QuickLife is an algorithm used in Golly to efficiently and quickly run isotropic non-totalistic cellular automata. It was written from scratch, but originally inspired by both xlife and the algorithm used in Alan Hensel's Java-based Life applet.[note 1]
QuickLife uses a tree structure to represent the universe, with each level increasing one of the dimensons by a factor of 8; this makes it possible to avoid using coordinates, and thus restricting the size of the universe. Distinct structures are used for 4×8, 32×8, and 32×32 sections of the universe; the sizes at the following levels are 256×32, 256×256, 2048×256, 2048×2048, etc. The tree contains both an even and odd generation, along with flags indicating if a subtree is stable, oscillating with period 2, or active. Details of the algorithm can be found in Golly's source code, specifically in the files qlifealgo.h and qlifealgo.cpp.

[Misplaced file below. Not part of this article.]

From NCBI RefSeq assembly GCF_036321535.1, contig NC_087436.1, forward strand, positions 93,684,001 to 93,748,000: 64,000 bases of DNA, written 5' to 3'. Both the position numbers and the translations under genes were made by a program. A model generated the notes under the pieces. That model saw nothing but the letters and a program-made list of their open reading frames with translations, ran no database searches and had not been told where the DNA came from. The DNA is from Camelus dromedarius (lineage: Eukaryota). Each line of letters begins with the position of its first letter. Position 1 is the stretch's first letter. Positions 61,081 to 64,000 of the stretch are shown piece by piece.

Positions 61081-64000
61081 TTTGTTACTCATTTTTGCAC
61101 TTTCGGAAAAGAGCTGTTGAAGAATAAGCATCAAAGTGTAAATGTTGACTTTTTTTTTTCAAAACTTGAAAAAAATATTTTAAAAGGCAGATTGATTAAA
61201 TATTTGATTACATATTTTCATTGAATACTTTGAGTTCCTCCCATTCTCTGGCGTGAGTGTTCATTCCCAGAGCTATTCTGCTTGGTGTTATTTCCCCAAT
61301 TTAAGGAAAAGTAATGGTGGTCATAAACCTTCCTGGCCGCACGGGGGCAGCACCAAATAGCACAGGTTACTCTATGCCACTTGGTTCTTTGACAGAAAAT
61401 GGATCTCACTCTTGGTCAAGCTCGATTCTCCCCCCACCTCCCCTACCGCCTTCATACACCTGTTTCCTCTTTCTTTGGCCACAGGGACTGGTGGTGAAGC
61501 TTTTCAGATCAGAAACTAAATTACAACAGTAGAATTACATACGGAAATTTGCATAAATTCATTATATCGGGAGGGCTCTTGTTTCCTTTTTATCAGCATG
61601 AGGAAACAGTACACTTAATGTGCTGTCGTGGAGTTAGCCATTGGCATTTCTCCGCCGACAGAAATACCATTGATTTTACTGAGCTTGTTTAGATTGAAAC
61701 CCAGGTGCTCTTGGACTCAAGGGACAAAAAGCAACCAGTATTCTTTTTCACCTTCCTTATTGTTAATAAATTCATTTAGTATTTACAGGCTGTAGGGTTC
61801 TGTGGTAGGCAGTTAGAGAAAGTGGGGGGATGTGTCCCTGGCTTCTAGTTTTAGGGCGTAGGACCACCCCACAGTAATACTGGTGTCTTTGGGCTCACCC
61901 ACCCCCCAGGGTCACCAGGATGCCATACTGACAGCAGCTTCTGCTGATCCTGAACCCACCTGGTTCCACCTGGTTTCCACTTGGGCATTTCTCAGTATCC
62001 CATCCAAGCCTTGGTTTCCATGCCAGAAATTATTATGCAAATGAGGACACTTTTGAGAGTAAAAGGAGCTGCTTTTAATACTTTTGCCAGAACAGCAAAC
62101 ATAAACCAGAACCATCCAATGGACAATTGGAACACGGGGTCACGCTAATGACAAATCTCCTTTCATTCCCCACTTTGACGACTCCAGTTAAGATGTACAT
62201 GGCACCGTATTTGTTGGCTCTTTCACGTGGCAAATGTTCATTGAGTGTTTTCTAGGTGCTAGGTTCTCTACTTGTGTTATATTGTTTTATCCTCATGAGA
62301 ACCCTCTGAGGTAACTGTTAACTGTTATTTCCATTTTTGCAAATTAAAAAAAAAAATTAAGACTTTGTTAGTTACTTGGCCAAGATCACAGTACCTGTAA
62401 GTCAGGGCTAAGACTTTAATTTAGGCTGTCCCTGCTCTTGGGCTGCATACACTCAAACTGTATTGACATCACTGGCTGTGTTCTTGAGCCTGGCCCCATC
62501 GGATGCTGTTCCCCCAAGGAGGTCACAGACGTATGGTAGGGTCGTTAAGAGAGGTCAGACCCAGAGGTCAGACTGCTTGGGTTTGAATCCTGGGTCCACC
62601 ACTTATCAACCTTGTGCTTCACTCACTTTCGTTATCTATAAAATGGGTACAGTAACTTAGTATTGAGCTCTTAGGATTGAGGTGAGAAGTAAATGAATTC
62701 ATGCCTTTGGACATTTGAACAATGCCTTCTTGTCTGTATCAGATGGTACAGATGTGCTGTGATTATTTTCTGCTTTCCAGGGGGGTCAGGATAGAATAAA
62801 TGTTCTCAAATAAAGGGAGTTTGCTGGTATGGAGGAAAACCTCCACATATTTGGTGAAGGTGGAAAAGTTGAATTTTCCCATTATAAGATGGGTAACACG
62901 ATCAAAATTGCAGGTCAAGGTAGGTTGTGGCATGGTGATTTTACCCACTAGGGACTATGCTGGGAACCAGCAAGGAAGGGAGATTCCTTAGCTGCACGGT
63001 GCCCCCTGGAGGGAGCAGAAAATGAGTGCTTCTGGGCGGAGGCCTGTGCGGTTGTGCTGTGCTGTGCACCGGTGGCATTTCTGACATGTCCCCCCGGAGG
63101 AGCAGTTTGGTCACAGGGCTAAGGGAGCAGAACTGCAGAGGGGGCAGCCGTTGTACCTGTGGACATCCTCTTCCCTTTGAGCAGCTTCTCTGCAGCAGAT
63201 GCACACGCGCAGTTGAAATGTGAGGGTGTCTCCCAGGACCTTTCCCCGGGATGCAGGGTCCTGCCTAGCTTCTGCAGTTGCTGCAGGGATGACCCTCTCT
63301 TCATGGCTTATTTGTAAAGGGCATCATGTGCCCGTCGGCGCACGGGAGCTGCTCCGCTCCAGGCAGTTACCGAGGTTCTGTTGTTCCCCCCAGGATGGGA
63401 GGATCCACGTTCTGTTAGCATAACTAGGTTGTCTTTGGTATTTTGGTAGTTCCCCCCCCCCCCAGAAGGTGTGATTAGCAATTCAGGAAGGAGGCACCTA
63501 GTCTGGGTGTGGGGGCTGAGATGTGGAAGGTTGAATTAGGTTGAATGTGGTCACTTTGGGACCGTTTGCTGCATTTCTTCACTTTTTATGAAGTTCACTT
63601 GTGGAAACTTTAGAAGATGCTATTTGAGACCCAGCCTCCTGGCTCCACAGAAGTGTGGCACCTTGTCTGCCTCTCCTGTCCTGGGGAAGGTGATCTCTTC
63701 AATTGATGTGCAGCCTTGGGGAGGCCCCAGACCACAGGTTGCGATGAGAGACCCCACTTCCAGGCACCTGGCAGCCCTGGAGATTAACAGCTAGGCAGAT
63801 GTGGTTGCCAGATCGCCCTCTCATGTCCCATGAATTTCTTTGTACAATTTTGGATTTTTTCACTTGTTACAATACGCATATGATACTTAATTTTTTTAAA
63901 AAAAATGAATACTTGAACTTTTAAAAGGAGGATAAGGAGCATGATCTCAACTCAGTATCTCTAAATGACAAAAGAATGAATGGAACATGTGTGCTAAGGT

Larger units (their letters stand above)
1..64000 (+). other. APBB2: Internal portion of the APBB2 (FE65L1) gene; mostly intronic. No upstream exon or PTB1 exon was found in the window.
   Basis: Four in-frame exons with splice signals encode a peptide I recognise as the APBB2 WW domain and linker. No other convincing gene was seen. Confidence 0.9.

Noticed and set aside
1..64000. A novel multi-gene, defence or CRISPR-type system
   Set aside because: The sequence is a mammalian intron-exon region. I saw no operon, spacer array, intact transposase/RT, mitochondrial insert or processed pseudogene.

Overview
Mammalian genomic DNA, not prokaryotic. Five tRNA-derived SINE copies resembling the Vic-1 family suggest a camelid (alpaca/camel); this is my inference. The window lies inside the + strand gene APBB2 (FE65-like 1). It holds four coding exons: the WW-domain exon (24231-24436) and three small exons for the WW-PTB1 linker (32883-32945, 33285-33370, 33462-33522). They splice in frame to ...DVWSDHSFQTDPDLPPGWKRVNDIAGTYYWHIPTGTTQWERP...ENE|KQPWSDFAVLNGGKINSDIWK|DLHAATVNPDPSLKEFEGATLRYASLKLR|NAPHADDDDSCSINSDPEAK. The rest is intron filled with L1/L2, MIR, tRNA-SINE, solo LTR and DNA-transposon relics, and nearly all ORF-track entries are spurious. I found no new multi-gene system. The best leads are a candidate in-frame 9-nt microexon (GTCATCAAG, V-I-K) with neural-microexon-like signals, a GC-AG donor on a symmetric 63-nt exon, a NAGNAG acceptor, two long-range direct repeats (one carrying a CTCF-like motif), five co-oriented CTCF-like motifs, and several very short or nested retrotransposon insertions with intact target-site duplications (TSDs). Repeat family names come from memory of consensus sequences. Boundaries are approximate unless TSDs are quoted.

- Cf. Alan Hensel's description for details on his applet.